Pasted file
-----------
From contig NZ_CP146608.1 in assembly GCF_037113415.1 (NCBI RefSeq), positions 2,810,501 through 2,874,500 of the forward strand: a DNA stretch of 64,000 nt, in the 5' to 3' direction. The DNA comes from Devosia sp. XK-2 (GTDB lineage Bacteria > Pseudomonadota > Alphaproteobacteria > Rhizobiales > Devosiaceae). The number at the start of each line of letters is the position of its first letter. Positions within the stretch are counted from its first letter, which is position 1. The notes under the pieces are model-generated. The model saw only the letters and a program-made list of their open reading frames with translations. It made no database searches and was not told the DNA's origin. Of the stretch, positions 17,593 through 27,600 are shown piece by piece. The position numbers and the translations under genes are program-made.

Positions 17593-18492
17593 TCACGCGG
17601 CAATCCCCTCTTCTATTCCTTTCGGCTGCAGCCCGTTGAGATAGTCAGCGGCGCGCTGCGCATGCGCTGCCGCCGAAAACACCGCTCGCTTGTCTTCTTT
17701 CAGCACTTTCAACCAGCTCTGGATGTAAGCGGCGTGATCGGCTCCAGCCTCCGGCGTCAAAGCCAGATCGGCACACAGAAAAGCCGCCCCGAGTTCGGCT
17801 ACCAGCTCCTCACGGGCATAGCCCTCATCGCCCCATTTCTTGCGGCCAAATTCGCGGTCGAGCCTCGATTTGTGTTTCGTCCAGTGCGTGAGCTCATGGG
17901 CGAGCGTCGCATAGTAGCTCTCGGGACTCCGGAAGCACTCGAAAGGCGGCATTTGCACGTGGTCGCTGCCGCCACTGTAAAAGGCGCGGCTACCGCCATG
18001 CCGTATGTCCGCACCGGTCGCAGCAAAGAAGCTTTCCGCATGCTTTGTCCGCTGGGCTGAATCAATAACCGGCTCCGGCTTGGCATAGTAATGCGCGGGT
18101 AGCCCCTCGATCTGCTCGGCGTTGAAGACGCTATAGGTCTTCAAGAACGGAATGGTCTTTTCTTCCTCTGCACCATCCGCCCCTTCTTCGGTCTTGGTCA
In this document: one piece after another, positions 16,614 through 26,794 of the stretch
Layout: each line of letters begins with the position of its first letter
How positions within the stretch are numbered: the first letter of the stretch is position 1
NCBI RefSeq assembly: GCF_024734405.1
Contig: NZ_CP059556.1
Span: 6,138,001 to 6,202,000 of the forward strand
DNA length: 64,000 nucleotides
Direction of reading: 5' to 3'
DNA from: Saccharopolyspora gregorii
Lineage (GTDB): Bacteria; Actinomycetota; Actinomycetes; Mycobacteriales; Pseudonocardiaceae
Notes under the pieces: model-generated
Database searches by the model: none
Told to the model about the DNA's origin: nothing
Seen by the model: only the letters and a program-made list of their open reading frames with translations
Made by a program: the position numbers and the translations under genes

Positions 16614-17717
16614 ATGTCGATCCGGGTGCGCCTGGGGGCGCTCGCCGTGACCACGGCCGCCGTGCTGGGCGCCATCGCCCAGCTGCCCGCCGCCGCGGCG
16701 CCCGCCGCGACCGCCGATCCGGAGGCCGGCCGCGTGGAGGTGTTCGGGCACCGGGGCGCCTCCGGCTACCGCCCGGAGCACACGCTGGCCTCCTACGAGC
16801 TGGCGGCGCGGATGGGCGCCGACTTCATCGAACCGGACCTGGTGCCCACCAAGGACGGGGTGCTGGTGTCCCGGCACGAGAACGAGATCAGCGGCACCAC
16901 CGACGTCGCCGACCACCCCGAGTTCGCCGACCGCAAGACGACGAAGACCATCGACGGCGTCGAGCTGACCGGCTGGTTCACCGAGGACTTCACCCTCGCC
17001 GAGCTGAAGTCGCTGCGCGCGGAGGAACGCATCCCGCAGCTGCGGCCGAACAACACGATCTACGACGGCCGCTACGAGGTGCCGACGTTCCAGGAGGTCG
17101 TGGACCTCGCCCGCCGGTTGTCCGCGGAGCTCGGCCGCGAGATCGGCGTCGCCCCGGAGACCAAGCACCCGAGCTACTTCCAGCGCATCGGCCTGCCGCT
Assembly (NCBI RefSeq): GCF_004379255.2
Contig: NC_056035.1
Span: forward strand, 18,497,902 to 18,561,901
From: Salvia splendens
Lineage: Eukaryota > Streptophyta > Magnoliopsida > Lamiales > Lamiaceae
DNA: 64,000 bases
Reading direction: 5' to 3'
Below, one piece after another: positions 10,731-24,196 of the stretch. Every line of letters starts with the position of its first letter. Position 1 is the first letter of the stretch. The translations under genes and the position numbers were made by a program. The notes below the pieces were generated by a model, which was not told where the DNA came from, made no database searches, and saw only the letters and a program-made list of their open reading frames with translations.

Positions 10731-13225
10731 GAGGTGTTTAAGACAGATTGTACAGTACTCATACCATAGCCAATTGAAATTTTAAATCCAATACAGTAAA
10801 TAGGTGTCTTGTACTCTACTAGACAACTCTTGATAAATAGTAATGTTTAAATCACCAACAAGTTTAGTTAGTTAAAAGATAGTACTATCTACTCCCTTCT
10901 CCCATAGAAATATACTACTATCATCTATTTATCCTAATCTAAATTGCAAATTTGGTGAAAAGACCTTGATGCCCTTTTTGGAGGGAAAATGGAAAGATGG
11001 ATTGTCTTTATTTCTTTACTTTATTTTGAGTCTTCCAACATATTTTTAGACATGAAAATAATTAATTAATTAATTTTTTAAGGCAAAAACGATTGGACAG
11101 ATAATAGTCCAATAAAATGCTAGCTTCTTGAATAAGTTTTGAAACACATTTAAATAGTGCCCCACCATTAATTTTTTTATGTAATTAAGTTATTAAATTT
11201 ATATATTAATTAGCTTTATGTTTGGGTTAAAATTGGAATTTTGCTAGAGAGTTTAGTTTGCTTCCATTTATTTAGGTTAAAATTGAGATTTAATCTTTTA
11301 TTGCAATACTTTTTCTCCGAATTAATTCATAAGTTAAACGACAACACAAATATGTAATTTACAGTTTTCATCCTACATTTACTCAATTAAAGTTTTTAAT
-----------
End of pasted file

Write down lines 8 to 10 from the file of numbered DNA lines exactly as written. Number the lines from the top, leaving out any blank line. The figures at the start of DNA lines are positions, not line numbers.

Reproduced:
18001 CCGTATGTCCGCACCGGTCGCAGCAAAGAAGCTTTCCGCATGCTTTGTCCGCTGGGCTGAATCAATAACCGGCTCCGGCTTGGCATAGTAATGCGCGGGT
18101 AGCCCCTCGATCTGCTCGGCGTTGAAGACGCTATAGGTCTTCAAGAACGGAATGGTCTTTTCTTCCTCTGCACCATCCGCCCCTTCTTCGGTCTTGGTCA
In this document: one piece after another, positions 16,614 through 26,794 of the stretch